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Book Review: Chaos in the Valley

Deception, lies, and betrayal in the “tech whorehouse.”
Bloomberg business news

Truth About Silicon Valley, According to Tell-All Book

Antonio García Martínez’s memoir, Chaos Monkeys: Obscene Fortune and Random Failure in Silicon Valley, begins as the author is leaving his job as a number cruncher at Goldman Sachs in New York to head west. He joins an ad startup, leaves it to launch another, sells that one to Twitter 10 months later, then goes to work in the feverish cult of pre-initial public offering Facebook. And that’s just the first half of the book.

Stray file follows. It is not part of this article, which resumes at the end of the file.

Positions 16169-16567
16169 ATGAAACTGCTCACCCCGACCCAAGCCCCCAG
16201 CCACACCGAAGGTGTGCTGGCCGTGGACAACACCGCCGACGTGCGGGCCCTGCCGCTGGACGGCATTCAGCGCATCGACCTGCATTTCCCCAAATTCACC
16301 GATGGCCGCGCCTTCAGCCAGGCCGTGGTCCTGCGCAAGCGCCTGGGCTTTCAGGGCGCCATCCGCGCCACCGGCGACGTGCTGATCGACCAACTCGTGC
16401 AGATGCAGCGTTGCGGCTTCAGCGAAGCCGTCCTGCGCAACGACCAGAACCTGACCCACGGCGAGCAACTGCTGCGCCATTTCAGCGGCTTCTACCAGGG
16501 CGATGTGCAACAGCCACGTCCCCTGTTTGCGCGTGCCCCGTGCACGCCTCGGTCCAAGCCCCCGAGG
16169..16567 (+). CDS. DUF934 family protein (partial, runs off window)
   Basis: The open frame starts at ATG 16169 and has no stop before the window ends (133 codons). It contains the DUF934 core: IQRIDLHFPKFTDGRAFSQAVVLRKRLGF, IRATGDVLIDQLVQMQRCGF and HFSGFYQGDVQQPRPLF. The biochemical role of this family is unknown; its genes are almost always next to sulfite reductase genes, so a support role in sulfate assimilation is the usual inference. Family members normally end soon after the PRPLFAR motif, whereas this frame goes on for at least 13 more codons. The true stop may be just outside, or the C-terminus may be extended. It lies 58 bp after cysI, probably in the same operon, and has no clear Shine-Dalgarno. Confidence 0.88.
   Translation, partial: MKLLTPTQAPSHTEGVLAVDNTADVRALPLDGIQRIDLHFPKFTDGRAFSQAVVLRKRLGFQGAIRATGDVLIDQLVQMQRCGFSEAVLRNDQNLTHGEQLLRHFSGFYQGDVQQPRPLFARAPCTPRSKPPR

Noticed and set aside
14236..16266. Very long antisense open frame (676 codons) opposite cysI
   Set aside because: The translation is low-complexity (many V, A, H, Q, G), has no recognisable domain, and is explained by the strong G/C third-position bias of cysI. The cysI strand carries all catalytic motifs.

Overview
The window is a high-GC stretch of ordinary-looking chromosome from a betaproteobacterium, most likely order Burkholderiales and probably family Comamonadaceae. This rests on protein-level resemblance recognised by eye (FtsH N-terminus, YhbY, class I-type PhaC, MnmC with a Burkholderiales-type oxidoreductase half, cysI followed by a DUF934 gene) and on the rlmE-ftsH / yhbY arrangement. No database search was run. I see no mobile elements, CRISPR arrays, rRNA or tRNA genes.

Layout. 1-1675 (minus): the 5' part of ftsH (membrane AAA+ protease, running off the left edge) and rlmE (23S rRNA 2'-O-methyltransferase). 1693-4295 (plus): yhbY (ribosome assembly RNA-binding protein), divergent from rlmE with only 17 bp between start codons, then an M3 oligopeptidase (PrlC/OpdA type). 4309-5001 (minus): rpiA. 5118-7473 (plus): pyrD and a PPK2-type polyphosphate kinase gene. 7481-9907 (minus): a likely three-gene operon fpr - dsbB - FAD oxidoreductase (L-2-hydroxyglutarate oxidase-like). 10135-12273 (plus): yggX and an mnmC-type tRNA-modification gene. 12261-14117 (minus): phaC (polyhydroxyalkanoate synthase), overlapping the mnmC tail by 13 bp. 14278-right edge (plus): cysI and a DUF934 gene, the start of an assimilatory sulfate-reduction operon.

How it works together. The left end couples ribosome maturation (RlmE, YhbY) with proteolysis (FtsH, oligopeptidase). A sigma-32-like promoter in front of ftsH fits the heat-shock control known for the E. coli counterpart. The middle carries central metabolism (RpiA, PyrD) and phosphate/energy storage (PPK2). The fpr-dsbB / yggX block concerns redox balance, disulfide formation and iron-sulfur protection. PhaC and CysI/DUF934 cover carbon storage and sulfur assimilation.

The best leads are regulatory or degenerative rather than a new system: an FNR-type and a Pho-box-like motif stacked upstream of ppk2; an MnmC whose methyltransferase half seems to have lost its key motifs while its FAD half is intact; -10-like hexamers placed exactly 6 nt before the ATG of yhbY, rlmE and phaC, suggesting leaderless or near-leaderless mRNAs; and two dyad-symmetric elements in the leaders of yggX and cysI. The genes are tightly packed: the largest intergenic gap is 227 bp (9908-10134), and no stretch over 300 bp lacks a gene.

Unlike most founding narratives that flow out of the Valley, Chaos Monkeys (Harper; 528 pages) dives into the unburnished, day-to-day realities: the frantic pivots, the enthusiastic ass-kissing, the excruciating internal politics. The monkeys in his title are actually software programs designed to wreak havoc on a computer system to test its resilience. But García uses the term as a metaphor to illustrate how successful disruption often comes as much from luck as from skill.